Saint Martin’s Church

Grafmonument - George Minne

Visit Saint Martin’s Church in the idyllic landscape along the river Leie and get carried away by George Minne’s bronze tombstone, a symbol of maternal love.

Saint Martin’s Church

Saint Martin’s Church is located east of the village square near the river Leie. Several well-known artists were laid to rest in the cemetery, including Albijn Van den Abeele (1835-1918) and George Minne (1866-1941). The church itself predates 1121 and was probably built between 1000 and 1100. It was severely damaged during the Iconoclasm in the 16th century. In 1771-1772, the building was expanded. A thorough renovation was carried out at the end of the 19th century, resulting in its present form as a neo-Gothic hall church. In 1989 the entire church was painted white. Several notable works of art and cultural objects to be found here include the 15th-century oak service altar, the 18th-century pulpit and confessional in Rococo style by Jacobus Martens, Gustave Van de Woestyne's Our Lady Bestows the Rosary, Albert Servaes' Ecce homo (1919) and Harold Van de Perre's stained glass windows (1978-1980 and 1993). And there’s more to experience! Saint Martin’s Church is part of the European Route Saint-Martin de Tours, which runs from Utrecht through Flanders to Tours.

Mother and Child tombstone , George Minne

George Minne died at the age of 74 on 18 February 1941. He was buried in the cemetery of Saint Martin's Church. His grave is enhanced by the monumental Mother and Child, a recurring theme in the oeuvre of this symbolist sculptor. Minne had a penchant for ascetic boys, pietas and mourning mothers and depicted human suffering as a mysterious fusion of emotion and serenity. His bronze tombstone shows the unconditional maternal love reflected in the embrace of a child. The emphasis is on the mother's large hands and the small body in her arms - an image imbued with sympathy and tenderness.


Grafmonument - George Minne
Grafmonument - George Minne

Our Lady bestows the Rosary to Saint Dominic, Gustave Van de Woestyne

In 1900 Gustave Van de Woestyne (1881 - 1947) left Ghent for Sint-Martens-Latem, a rural village on the river Leie. Being a symbolist who admired the Flemish and Italian primitives, he initiated the first Sint-Martens-Latem group together with George Minne and Valerius De Saedeleer. Later he also joined the modernist movements of his time, including expressionism, cubism and neorealism. He completed the painting Our Lady bestows the Rosary to Saint Dominic in May 1905, just before joining the monastery in Leuven. It was a parting gift to his parish church, depicting Mary and Dominic at the centre of the image. Dominic founded the Dominican order in 1215. The Dominicans promoted the use of the rosary among the order. This early work is clearly influenced by the Italian primitives. It is a static composition with Mary at its heart. The serene facial expressions, dark colours and gold accents are particularly striking. The decorative elements also attract attention, such as Mary’s intricately decorated cloak and the shadows in Dominic's robe. Also note the vibrant little tree in full bloom.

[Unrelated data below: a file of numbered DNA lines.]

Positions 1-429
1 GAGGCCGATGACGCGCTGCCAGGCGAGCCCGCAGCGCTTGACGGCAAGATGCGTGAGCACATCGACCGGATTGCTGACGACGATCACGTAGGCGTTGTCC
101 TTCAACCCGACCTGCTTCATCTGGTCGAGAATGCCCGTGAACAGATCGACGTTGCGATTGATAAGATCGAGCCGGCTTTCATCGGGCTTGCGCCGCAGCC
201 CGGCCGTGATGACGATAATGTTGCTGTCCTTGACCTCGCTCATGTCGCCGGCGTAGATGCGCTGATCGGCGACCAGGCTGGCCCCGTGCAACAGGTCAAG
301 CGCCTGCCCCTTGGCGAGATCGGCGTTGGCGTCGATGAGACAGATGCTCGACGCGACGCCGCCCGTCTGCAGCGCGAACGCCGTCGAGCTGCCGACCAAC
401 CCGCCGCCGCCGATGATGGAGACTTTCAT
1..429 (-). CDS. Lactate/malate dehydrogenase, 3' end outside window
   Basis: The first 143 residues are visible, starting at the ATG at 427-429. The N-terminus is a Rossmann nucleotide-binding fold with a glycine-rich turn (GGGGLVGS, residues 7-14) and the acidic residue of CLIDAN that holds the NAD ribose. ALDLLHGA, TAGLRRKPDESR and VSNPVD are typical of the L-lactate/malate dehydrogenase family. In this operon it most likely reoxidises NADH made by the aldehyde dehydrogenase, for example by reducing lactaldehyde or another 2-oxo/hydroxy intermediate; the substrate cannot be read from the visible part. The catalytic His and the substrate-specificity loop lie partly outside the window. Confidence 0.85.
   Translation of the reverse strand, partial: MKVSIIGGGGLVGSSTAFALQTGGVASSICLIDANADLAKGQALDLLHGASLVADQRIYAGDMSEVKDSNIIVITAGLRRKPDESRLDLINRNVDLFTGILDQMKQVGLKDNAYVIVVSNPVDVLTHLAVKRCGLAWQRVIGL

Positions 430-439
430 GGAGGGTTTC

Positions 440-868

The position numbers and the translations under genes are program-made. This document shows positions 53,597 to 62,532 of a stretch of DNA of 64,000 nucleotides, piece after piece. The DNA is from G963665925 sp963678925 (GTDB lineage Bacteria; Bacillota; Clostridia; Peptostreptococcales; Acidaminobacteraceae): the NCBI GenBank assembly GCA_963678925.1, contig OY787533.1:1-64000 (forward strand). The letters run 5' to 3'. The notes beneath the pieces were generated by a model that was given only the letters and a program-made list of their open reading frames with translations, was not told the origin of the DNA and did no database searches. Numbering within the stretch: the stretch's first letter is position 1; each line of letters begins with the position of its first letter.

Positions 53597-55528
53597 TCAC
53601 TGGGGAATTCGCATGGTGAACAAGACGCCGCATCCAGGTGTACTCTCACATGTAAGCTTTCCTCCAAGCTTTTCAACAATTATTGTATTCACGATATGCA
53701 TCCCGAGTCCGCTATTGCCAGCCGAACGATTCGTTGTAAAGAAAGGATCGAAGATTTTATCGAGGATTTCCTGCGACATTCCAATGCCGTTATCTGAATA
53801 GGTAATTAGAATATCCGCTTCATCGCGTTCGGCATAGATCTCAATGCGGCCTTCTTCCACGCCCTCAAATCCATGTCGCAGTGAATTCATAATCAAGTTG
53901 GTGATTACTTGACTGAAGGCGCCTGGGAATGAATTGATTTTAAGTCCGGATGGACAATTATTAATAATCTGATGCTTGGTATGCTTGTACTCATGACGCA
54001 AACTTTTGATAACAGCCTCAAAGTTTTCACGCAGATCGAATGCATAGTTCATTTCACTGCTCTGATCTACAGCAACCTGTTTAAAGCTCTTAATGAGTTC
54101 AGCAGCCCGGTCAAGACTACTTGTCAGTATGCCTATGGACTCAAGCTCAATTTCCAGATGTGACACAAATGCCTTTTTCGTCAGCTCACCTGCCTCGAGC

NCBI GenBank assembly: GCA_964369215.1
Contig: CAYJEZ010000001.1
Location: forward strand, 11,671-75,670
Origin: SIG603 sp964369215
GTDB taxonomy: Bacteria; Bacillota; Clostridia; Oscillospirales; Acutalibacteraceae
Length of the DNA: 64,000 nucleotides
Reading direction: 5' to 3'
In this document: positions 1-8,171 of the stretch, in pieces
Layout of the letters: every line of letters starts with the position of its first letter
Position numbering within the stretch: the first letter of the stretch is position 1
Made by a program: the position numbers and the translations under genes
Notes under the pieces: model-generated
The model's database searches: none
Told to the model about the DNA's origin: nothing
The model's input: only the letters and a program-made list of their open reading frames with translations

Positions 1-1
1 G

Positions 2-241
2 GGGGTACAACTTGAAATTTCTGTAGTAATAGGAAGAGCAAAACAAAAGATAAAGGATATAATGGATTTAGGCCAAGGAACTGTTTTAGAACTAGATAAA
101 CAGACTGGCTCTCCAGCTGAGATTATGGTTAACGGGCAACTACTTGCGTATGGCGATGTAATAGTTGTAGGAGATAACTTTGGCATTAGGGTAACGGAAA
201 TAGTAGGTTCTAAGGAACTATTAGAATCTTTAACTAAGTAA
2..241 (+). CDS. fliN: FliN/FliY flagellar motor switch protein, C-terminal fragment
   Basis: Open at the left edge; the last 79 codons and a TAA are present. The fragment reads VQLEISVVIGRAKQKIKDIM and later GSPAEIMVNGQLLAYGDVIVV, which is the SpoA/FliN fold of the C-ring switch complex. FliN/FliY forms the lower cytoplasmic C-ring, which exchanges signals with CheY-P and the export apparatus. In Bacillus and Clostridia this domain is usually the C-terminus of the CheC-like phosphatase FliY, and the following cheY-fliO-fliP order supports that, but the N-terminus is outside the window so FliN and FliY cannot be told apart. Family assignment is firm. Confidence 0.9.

Onze-Lieve-Vrouw schenkt de rozenkrans aan de Heilige Dominicus - Gustave Van de Woestyne

Practical information


9830 Sint-Martens-Latem
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Opening hours

  •  Open every day from 09.00 to 18.00 hrs.


  •  Easy access for people with disabilities.

Good to know

  • Admission: free

Other sites nearby

Sint-Michielskerk Gent (interieur)
The Gothic church exhibits a remarkable unity of style, which is also reflected in the interior. It is a haven of peace within the city centre of Ghent.